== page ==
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The management of malignant cardiac tumors: clinical considerations.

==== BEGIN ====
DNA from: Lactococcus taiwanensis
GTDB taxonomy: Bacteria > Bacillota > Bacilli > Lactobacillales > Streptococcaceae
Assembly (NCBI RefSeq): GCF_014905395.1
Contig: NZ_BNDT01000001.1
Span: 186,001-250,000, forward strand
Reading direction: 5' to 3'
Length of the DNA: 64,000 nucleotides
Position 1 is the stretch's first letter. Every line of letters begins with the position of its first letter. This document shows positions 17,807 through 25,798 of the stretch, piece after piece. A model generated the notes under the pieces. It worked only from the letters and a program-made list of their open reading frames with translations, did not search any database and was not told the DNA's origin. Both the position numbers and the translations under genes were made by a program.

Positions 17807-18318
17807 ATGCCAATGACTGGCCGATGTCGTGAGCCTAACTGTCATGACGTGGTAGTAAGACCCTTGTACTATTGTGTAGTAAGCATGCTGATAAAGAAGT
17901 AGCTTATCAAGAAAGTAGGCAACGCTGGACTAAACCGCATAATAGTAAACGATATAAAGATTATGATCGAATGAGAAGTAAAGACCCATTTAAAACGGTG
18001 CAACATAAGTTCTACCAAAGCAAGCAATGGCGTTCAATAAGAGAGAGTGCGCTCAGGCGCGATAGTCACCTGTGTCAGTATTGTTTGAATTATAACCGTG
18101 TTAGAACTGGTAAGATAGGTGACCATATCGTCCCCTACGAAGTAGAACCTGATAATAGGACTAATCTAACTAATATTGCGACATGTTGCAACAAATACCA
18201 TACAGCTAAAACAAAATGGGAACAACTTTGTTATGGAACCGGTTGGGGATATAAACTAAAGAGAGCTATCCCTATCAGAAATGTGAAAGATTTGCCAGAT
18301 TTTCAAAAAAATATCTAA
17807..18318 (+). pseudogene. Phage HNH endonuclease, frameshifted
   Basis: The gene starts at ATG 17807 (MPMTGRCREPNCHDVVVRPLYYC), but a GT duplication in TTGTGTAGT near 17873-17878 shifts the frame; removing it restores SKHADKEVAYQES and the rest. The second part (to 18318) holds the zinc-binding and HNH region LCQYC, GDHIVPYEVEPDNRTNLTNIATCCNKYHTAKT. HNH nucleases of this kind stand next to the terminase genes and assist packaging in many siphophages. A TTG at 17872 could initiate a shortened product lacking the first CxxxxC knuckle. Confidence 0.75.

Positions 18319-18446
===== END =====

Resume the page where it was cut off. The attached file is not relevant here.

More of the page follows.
Primary sarcomas of the heart are extremely rare, whereas secondary cardiac involvement with malignancy is relatively common, especially in the setting of widespread metastatic disease. Patients may present acutely with catastrophic hemodynamic instability, but presentation is more commonly nonspecific. The symptoms of primary cardiac sarcomas are often misattributed to more common conditions, and secondary cardiac involvement may be overlooked in the constellation of symptoms associated with widespread metastases. Initial diagnosis of cardiac malignancy is best made with echocardiography, but a more complete assessment of local and regional disease extent with CT and MRI is required when curative management is contemplated. Early diagnosis and radical excision are essential to long-term survival for primary cardiac sarcoma and can lead to long-term survival, although this is rarely accomplished and overall results are very disappointing. Neoadjuvant chemotherapy and radiotherapy have a limited role in primary management, but can be beneficial and should be considered for selected cases. Orthotopic cardiac transplantation is a controversial treatment for primary cardiac sarcoma, but has been associated with prolonged survival in selected cases. Secondary cardiac involvement with malignancy usually occurs at the terminal phase of a prolonged disease course, and palliative chemotherapy, radiotherapy, and surgery can provide temporary symptomatic relief. In the specific instance where secondary cardiac involvement leads to the initial diagnosis of malignancy, or is the first evidence of small-volume metastatic recurrence, aggressive surgical management may result in long-term survival, provided that all gross tumor can be excised. Management is always complex, and patients with malignant cardiac involvement should be referred to centers of specialized expertise for multidisciplinary assessment and treatment whenever possible.

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